Those who differentiate between Mehanna and the white extremist groups, whose literature arguably leads to hundreds of hate crimes against minorities every year, have much explaining to do. Other than the color of their skin and their religious backgrounds, there is not much difference between Mehanna and the Sovereign Citizens’ movement, neo-Nazis, and the Ku Klux Klan. And yet the US government allows the latter groups to operate relatively openly despite American’s collective aversion to their repulsive ideologies.

That is because the Founding Fathers had the foresight to know that without constitutional protection for dissent, especially unpopular and controversial dissent, those in power would use the law to remain in power indefinitely. Hence a meaningful democracy cannot exist without the First Amendment. If it were not for this fundamental right to criticize one’s government, no matter how distasteful, many of our earliest leaders would have been executed or exiled to a life of imprisonment.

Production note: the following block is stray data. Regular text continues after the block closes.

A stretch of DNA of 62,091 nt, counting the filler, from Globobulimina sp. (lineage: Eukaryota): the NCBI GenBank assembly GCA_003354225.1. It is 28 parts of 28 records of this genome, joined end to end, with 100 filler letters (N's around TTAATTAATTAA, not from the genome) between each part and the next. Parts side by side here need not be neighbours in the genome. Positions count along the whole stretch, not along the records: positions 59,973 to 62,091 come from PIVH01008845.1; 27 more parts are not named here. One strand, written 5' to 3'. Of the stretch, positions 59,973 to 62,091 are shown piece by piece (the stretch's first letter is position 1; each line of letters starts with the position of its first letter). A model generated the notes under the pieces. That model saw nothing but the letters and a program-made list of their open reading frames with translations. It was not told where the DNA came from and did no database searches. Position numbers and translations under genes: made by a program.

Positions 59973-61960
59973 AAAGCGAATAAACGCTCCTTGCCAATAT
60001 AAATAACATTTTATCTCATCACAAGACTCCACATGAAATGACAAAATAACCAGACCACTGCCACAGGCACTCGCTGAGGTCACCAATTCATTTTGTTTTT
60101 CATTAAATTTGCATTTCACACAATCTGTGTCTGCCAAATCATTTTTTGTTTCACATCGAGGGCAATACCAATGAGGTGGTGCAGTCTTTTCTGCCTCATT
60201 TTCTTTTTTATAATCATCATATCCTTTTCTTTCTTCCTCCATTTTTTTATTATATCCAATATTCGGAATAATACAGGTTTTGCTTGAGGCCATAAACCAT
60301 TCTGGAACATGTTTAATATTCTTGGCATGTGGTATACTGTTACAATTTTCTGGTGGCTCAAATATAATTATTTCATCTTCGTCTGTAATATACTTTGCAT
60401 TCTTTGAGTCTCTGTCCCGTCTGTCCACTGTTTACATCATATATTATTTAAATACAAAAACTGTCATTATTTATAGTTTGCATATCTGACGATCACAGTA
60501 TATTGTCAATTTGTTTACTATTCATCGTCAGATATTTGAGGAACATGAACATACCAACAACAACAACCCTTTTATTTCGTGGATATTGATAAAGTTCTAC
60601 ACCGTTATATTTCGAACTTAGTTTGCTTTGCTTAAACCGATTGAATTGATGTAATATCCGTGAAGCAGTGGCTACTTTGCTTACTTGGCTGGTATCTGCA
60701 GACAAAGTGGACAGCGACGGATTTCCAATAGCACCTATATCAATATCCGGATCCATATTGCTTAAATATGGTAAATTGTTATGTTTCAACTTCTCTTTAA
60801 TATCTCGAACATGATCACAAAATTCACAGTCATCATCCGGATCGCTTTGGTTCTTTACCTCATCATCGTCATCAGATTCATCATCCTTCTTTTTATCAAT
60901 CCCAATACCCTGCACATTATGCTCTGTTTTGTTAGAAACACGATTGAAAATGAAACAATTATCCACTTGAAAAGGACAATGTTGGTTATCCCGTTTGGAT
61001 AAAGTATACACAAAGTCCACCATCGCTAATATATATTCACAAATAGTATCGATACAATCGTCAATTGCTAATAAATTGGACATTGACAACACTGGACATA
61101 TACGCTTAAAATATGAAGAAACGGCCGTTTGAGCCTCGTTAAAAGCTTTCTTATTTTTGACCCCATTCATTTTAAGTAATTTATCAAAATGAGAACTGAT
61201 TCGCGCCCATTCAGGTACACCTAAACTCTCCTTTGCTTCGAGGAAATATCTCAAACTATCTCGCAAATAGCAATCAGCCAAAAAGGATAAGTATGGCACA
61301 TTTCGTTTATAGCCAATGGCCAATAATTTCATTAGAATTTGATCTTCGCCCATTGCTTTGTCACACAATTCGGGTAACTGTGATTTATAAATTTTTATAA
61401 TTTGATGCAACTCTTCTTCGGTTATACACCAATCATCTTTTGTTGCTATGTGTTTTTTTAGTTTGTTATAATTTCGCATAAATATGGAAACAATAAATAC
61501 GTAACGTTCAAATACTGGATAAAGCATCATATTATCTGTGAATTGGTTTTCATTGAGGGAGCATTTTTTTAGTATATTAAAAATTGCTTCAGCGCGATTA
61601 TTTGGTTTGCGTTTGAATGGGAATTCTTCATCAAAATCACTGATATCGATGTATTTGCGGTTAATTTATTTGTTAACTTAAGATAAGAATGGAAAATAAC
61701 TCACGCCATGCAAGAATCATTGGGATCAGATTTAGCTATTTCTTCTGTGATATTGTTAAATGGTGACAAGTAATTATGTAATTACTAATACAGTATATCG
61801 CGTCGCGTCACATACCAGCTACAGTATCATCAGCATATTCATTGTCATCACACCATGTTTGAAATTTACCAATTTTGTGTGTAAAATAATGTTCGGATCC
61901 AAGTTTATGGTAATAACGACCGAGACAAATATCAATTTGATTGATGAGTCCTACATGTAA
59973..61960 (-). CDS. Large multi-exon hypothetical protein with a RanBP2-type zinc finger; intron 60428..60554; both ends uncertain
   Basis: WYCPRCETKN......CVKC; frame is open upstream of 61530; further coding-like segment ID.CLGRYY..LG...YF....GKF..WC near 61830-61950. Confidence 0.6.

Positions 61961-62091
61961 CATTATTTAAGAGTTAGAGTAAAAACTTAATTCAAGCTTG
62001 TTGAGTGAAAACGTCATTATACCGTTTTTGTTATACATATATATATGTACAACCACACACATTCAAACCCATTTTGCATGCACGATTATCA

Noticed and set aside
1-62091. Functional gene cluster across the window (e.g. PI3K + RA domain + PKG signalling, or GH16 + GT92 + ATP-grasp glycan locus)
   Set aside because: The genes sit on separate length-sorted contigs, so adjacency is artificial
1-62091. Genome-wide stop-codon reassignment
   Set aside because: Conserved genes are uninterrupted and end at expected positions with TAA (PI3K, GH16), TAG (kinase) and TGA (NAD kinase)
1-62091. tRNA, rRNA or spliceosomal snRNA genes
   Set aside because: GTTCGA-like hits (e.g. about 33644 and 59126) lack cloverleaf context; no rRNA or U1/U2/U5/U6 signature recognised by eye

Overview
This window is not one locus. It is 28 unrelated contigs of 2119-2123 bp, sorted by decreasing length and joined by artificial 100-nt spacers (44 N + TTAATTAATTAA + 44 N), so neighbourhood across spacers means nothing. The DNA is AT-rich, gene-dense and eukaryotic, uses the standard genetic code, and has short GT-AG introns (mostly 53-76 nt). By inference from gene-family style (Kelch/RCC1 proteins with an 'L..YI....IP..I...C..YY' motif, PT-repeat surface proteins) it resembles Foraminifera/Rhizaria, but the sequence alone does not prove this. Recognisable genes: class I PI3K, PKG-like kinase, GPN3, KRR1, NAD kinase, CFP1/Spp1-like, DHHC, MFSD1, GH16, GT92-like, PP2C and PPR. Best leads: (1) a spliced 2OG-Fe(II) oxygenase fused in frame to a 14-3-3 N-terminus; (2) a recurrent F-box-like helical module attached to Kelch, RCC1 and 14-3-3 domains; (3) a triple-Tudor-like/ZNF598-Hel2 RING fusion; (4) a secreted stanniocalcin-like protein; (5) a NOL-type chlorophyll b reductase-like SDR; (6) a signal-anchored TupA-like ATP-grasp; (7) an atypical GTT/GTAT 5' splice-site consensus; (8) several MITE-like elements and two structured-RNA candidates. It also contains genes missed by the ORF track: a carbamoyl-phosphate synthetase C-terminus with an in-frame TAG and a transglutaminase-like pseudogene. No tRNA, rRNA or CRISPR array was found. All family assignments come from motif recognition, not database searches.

One consequence of such freedoms is allowing more than 1,000 hate groups to exist so long as they do not orchestrate imminent lawlessness. This allowed the Ku Klux Klan to hold a rally before a crowd of 500 people in southern Georgia in 2010 and a militant Christian fundamentalist church in California to essentially declare war on the government – without facing criminal prosecution.

When government makes exceptions for Muslims with extreme viewpoints, it does not actually keep our country safer. It simply makes these individuals martyrs. Which is precisely what Al Qaeda wants.

Sahar Aziz is an associate professor at Texas Wesleyan School of Law where she teaches national security and civil rights. She is a fellow at the Institute for Social Policy and Understanding and serves on the board of the Egyptian American Rule of Law Association.